In 2016, Civitas and wHY Architecture were named to a prestigious international shortlist of four teams vying for the opportunity to reimagine 150-year-old, five-acre Pershing Square as the heart of Los Angeles. “Giving Pershing Square a longer and more meaningful life is a first-order challenge for any designers. The answer must somehow include the most advanced understanding of cultural spaces paired with the most significant lessons of spaces that have stood the test of time,” explains Mark Johnson, Civitas Founder. Or as Yantrasast of wHY points out, “We are asking ourselves, what inspires wonder in Los Angeles? How can we capture the beauty of a lost landscape and the energy of its people?”
The design proposal celebrates the natural and cultural history and diversity of LA by introducing topography, native gardens, groves of shade trees, and multiple ways to move through and around the Square. Numerous venues for groups of all scales are proposed, linked in a ribbon of green walkways that navigate the space and the tops of the proposed “eyebrow” buildings. These house services for food, restrooms, gallery, kitchen and performance spaces. The proposal further engages the garage space below, reduces the size of surrounding streets where feasible and emphasizes a wide range of sustainable infrastructure, energy and water conservation/harvesting concepts.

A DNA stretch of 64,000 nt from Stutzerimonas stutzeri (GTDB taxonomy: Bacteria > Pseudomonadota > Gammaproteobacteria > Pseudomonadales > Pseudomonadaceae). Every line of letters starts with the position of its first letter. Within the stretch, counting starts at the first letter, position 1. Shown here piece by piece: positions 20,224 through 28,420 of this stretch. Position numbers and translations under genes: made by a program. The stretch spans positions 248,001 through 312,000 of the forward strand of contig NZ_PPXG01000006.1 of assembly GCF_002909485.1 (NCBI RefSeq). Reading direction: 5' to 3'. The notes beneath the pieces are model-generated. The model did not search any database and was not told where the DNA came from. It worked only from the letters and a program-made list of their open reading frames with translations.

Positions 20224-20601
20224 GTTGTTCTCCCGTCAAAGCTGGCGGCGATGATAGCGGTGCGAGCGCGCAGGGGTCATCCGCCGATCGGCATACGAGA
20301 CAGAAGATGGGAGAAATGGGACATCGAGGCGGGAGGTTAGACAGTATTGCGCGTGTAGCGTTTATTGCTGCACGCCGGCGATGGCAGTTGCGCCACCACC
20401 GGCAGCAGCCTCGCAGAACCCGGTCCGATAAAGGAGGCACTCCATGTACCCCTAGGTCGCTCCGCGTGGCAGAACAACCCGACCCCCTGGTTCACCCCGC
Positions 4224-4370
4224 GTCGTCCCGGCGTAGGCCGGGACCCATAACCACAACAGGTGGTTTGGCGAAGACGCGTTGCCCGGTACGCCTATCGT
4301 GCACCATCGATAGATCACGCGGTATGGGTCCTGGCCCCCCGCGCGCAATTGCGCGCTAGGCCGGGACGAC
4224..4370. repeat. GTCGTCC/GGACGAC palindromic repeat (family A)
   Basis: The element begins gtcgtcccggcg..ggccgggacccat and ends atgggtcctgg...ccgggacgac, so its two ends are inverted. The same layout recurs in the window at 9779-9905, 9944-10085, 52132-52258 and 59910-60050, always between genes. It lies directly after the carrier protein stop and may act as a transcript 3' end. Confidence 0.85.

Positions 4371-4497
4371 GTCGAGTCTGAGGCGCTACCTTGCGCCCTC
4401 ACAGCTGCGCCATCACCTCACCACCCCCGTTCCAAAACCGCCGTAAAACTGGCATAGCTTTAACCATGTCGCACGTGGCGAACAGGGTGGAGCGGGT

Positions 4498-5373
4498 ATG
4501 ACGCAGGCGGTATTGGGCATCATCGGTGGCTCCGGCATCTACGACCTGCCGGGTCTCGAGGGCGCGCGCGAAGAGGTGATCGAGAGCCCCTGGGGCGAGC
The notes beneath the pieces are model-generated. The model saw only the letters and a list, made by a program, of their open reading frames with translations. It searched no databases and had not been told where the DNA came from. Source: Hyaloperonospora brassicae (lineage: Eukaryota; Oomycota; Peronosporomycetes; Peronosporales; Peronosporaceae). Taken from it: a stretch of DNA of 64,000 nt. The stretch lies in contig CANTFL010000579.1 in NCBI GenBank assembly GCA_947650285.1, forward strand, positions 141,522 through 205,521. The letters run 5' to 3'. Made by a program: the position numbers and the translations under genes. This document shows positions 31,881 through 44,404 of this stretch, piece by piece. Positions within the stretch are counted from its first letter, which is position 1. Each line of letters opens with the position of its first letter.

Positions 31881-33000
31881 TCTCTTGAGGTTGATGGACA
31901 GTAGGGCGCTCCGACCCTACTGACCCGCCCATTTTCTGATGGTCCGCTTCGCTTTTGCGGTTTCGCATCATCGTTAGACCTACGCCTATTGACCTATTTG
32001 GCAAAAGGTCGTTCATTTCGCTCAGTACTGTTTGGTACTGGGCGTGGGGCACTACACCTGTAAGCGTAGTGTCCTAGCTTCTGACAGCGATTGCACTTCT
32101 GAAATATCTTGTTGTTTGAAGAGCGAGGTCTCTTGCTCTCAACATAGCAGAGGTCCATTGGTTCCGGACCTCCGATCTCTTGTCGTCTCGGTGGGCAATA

LA is layered from the ground up, and from the top down. From topographies of structure to the unstructured layers of culture, we intend to tap into and express these layers in how Pershing Square is programmed and used as the center of food arts and culture for all LA. The lifts, folds and layers of the new Square express and exploit these histories, bringing the past, present and future together. For generations, people have experienced civic life, public discourse, protest, performance, culture and personal reflection in this place. The new Square respects and celebrates this by bringing the past within the present.